She says her husband threatened to kill her, and to keep him at bay, she fired a warning shot into a wall.
Why was she charged, convicted and sentenced? Because State Attorney Angela Corey, the same prosecutor leading the Trayvon Martin case, said the gun was fired near a bedroom where two children were and they could have been injured.
Did the bullet hit the children? No. Did Alexander point the gun at her husband and hit him? No. She simply fired a warning shot, and according to Florida's shameful law, that's enough for a minimum 20-year sentence.
Corey offered Alexander a three-year sentence in a plea bargain, but Alexander felt she had done nothing wrong and so rejected the plea.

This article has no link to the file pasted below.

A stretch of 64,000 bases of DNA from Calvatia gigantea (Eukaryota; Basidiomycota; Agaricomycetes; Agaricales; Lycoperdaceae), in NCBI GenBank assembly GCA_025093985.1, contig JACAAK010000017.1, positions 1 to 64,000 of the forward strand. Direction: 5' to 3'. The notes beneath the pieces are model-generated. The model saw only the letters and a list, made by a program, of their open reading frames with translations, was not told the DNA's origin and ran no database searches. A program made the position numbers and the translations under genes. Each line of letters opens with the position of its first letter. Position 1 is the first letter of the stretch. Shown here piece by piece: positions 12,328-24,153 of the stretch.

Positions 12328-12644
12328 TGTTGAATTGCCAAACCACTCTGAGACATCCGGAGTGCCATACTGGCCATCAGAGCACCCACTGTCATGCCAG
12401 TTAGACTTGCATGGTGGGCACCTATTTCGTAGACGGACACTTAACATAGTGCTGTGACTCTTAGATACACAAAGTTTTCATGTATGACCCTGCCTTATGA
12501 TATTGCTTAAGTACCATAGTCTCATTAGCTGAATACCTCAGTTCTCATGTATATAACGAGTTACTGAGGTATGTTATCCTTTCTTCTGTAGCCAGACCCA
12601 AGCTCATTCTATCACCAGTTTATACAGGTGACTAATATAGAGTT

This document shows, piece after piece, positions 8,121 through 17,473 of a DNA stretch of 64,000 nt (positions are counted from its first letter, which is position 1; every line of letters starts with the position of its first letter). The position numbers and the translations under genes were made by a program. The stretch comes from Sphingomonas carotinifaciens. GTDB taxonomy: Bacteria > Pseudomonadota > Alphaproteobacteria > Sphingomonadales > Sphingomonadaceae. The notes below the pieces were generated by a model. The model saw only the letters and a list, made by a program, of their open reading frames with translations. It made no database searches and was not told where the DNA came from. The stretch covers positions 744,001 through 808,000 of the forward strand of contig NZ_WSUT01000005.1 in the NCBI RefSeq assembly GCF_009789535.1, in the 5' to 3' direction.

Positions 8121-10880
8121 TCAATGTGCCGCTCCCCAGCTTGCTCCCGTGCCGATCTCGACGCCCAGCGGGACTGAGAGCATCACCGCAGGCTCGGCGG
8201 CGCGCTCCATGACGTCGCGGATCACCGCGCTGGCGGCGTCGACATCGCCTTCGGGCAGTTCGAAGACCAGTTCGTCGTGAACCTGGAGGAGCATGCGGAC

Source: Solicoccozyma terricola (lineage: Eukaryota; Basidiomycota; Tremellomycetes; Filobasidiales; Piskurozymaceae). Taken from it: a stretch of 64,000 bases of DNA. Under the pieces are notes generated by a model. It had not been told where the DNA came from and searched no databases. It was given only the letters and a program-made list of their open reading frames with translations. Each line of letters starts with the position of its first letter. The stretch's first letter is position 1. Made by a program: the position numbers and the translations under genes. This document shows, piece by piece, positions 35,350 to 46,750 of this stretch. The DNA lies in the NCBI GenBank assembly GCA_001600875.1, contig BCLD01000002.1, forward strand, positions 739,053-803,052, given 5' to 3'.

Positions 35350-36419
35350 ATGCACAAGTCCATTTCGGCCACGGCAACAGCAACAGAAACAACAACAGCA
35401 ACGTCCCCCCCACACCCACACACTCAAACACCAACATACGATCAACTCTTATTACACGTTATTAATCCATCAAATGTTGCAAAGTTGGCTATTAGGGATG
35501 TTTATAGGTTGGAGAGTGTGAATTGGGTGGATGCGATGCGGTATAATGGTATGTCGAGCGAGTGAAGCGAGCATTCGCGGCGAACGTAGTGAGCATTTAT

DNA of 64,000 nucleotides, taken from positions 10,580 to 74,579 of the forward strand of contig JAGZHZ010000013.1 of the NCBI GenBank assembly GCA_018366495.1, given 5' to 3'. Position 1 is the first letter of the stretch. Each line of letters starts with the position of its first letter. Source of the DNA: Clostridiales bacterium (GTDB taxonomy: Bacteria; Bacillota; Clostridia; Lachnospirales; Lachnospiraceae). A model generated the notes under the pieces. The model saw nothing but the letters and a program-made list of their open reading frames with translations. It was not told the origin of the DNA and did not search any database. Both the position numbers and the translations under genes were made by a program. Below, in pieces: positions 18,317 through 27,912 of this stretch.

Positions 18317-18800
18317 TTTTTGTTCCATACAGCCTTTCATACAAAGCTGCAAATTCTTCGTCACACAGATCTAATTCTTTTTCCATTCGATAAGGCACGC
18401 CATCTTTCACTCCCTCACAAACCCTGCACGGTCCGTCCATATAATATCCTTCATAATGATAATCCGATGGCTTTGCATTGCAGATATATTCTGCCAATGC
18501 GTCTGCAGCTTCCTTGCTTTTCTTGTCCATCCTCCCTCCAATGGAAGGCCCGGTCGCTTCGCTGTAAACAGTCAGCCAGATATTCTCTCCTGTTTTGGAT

In sentencing her, the judge made it clear that, despite all the pleas for mercy, including one from Alexander's 11-year-old daughter who took the stand, he was left with no choice but to send Alexander to jail for at least 20 years.
Alexander tried to invoke Florida's controversial stand your ground law in her defense, but that was rejected. Critics of the law's role in the Martin case have said this shows how the law is applied unevenly.
But the real issue here isn't the faulty stand your ground law. It's the ridiculous mandatory minimum sentences that have been approved by countless state legislatures and Congress.
In 2007, the U.S. Supreme Court ruled (PDF) that the federal sentencing guidelines in some types of cases should not be seen as mandatory but as "advisory," giving judges the leeway (PDF) to consider multiple factors before sentencing someone.